That brings us to Singapore. Among all the 24 world cities in the UBS Global Real Estate Bubble Index, only four have the current value of their property below the cost in 2008. These four cities are Milan, Chicago, Dubai and Singapore. UBS indicates that the price is fair for Singapore market, but the readers should take a note that while other cities stated in the index are calculated in the broad meaning of their property market, in Singapore some 80 per cent of the market is under the government agencies control, what is called the Housing Development Board, or HDB.
Which means that only 20 per cent of the Singapore property market is in the private market. The vast majority of Singaporeans own and live in HDB, while a small percentage of Singaporeans live in condos and landed properties. The majority of the condos are rented to foreigners, who are limited by regulations to buy or rent HDBs. Thus, the calculation of how many years it takes to buy a property in Singapore is not entirely correct here, as it takes much fewer years for local citizens to buy their subsidised HDB. Taking these points into consideration, it is pretty clear that the private market in Singapore is well below its real value. Singapore is proving itself time and again to be relatively affordable on a global scale. But the prices won’t go much up anytime soon due to the harsh cooling measures in place. These measures are responsible to bring the private market prices below their real value, as we can see from this index comparison. Additionally, while Singapore prices declined in the last 10 years, the incomes of the local population grew. I estimate the mid-to-long term steady appreciation of the property prices. Also, I am predicting the interest rates to be soft for years to come, that might accelerate the appreciation of this limited and attractive property market. Read about Alex Shlaen’s other stories here.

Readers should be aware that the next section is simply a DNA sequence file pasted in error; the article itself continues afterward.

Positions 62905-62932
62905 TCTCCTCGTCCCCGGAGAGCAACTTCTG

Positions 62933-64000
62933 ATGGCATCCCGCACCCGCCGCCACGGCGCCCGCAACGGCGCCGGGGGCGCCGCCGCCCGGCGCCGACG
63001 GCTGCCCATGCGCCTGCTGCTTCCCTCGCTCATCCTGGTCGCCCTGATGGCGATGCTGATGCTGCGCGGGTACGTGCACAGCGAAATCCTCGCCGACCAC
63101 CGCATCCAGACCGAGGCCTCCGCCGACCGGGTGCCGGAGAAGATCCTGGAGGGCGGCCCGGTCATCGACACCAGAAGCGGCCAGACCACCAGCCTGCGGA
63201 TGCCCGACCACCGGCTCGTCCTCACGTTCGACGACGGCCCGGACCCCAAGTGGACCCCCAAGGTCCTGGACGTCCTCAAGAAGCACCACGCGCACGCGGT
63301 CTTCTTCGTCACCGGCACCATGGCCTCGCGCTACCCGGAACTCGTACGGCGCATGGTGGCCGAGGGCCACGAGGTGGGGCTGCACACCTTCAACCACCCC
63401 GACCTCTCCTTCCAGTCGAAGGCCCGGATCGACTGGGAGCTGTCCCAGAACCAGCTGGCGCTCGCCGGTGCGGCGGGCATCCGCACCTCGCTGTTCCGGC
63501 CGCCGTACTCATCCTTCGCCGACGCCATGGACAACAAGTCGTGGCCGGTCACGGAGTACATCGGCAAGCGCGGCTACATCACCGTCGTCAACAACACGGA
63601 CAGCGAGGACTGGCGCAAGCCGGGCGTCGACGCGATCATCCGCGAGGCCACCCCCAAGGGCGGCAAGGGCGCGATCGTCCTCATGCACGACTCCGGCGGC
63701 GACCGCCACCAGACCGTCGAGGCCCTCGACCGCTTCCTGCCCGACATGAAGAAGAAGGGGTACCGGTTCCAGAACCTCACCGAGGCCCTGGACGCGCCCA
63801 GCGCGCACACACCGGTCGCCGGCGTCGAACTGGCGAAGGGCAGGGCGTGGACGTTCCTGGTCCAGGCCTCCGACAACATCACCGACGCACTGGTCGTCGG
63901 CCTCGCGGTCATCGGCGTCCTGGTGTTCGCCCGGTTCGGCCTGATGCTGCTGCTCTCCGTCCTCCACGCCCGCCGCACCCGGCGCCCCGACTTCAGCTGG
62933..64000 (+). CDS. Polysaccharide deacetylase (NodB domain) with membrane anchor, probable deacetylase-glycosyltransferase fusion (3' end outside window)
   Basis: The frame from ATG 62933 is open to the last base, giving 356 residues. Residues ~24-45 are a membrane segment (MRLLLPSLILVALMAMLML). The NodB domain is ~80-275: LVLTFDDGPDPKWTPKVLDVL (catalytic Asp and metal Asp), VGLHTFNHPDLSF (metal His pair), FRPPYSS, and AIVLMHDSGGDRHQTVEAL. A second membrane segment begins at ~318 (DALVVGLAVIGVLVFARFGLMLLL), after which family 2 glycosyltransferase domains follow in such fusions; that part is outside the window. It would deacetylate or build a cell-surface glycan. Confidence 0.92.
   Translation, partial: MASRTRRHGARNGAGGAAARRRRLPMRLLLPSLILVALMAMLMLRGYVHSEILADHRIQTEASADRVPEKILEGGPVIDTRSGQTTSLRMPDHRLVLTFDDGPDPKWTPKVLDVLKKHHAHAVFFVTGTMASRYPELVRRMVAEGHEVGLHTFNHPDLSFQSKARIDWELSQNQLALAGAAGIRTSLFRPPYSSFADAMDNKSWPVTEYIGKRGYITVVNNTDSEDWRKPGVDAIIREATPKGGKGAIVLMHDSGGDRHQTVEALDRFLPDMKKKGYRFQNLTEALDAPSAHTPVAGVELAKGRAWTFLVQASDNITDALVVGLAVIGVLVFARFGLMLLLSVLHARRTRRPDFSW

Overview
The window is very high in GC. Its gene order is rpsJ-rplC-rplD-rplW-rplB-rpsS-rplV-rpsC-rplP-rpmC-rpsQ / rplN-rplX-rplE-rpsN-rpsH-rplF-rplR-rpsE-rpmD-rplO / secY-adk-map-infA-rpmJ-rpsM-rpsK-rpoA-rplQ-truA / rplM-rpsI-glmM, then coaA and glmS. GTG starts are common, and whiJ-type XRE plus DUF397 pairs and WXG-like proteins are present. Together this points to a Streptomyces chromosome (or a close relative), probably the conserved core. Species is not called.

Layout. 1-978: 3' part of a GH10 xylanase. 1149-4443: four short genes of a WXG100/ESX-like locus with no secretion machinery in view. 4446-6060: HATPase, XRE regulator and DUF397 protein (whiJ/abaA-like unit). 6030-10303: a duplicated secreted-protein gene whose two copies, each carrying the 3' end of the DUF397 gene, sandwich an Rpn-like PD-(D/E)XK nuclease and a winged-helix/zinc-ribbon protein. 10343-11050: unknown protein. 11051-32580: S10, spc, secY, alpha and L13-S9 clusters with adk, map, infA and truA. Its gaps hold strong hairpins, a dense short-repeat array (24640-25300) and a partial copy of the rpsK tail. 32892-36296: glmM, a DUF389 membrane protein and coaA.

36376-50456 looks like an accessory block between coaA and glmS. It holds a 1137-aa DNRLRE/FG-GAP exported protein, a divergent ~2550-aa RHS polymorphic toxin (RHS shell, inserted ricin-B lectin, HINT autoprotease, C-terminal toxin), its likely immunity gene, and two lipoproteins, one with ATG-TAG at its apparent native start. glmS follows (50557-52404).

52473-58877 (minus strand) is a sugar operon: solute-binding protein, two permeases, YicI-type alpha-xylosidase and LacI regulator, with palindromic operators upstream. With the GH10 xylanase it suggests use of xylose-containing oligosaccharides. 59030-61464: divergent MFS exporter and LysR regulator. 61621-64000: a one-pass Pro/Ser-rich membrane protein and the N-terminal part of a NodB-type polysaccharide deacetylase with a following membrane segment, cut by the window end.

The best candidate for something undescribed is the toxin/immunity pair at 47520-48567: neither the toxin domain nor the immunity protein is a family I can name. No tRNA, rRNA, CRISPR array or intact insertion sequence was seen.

About Alexander Karolik Shlaen